Distracted Doctoring Becoming a Legitimate Concern

These days, doctors have a lot of information at their disposal — in fact, many doctors have medical information right in the palm of their hands. Use of Smartphones, tablets, and other gadgets makes it possible for doctors to get more done in a short amount of time.

Patient data? Check.
Medical history? Check.
Case studies? Check.
Drug information? Check.

But in a time when the Institute of Medicine reports an average of 100,000 medical error fatalities every year, is it a good thing that doctors are spending more time with their eyes — and minds — on their electronic devices?

Distracted Doctoring is Becoming a Real a Concern

One of the main problems with Smartphone use on-the-job is that an electronic devices have tons of features — most of which don’t help doctors do their jobs better. Access to email and social networks is just a click away, and the temptation is often too much to resist.

A 2010 peer-reviewed survey which polled 439 medical professionals who perform cardiopulmonary bypasses revealed that roughly half of those polled confessed to having used their cellular phones during a procedure.

The issue, it seems, is mostly with younger doctors. These physicians are members of a generation so used to using cell phones and computers that not-using them is almost unheard of. In fact, the problem is sparking conversation in med schools, with professors reminding students that the patient is the priority, not their cell phones.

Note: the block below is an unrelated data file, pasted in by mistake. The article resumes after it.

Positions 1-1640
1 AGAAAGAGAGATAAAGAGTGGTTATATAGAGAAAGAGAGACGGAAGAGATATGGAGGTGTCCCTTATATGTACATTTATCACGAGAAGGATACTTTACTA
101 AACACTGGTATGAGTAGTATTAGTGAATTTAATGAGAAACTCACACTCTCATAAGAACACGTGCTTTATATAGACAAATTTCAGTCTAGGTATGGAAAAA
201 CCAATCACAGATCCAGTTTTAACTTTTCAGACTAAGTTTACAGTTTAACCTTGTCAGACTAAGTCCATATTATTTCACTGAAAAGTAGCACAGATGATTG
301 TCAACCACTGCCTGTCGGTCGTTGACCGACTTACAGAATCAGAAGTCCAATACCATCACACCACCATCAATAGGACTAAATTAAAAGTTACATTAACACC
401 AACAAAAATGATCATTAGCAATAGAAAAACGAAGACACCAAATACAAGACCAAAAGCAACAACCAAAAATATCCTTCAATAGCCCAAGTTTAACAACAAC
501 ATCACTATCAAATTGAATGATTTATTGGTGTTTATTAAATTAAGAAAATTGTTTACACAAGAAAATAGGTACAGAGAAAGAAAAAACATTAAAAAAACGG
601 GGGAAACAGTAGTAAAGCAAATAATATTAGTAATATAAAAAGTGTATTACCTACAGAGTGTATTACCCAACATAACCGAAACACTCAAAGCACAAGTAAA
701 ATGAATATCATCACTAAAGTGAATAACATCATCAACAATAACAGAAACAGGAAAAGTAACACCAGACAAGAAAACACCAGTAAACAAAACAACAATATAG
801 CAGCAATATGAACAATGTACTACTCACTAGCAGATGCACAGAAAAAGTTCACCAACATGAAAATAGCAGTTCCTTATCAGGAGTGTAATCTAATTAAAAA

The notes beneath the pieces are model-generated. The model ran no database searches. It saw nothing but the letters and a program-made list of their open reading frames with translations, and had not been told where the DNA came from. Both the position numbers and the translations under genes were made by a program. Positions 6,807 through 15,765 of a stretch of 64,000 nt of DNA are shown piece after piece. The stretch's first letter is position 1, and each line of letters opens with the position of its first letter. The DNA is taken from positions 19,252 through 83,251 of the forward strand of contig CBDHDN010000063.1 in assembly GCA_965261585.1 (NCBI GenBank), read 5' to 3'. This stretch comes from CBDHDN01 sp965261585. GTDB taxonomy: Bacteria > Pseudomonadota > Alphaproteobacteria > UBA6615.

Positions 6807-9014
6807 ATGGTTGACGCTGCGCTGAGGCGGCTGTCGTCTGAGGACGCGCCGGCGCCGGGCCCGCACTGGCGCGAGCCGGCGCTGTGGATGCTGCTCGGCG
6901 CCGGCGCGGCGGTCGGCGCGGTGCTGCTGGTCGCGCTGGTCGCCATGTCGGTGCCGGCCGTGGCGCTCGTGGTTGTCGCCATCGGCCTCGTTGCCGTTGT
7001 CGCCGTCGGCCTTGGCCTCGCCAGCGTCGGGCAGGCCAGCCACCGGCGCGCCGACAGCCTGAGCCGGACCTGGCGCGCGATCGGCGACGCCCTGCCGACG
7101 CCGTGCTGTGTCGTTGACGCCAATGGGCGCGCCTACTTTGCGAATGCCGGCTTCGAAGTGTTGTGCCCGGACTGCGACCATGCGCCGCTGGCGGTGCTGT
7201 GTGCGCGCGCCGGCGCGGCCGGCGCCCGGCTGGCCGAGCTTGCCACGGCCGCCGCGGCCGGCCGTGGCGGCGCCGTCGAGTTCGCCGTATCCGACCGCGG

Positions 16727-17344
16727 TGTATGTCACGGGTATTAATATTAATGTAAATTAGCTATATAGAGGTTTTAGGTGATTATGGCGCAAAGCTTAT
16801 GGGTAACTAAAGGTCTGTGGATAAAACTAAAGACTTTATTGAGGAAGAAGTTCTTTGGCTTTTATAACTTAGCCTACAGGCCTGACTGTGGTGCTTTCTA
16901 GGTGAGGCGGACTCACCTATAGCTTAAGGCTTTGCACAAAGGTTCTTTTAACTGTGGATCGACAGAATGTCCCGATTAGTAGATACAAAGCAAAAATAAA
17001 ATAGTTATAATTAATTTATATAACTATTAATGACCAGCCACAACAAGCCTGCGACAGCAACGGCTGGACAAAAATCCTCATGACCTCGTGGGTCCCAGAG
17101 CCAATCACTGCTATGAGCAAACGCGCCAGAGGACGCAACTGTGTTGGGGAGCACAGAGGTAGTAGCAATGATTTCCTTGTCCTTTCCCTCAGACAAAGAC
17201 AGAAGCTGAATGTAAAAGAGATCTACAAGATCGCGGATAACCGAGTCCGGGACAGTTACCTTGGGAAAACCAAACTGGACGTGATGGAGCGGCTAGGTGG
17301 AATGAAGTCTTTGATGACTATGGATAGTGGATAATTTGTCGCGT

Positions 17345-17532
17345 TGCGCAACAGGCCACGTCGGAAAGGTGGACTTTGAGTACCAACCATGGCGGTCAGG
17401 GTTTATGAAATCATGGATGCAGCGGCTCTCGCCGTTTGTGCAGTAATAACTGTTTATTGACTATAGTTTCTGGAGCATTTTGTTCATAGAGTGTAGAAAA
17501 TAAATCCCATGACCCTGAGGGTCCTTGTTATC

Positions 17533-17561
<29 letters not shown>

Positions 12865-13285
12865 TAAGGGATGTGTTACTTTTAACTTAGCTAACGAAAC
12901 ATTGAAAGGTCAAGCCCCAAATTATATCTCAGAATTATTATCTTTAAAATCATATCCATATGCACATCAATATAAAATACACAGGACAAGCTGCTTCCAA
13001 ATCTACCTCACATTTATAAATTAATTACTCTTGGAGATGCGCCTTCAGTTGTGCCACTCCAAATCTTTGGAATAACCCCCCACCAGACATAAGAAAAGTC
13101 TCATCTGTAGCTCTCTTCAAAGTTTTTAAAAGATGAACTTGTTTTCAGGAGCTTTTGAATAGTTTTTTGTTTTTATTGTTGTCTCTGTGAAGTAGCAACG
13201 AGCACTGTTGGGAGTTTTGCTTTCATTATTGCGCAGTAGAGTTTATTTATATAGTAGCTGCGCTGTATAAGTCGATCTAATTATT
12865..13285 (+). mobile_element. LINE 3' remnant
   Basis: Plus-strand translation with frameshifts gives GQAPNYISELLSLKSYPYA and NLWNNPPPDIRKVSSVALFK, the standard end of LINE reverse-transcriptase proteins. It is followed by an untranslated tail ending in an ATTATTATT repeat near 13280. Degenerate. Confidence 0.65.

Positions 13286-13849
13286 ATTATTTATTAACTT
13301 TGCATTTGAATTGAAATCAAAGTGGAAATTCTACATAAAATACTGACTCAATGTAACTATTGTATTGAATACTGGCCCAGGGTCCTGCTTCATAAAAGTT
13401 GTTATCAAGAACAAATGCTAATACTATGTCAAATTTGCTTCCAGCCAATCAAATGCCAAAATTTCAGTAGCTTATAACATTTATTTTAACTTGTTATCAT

In an attempt to combat distracted doctoring, some hospitals are mandating that operation rooms be deemed “quiet zones,” meaning there is to be no interaction with cell phones or computers. And while this is a step in the right direction, the rule is not easy to enforce.

Distracted doctoring is an unfortunate consequence of doctors having the ability to access useful patient information right when they need it. Abuse of cell phones, however, could very well lead to even more medical errors in hospitals. And there’s already way too many of those.

To read more about medical errors, and medical malpractice in general, check out the medical malpractice blog category section of this website.

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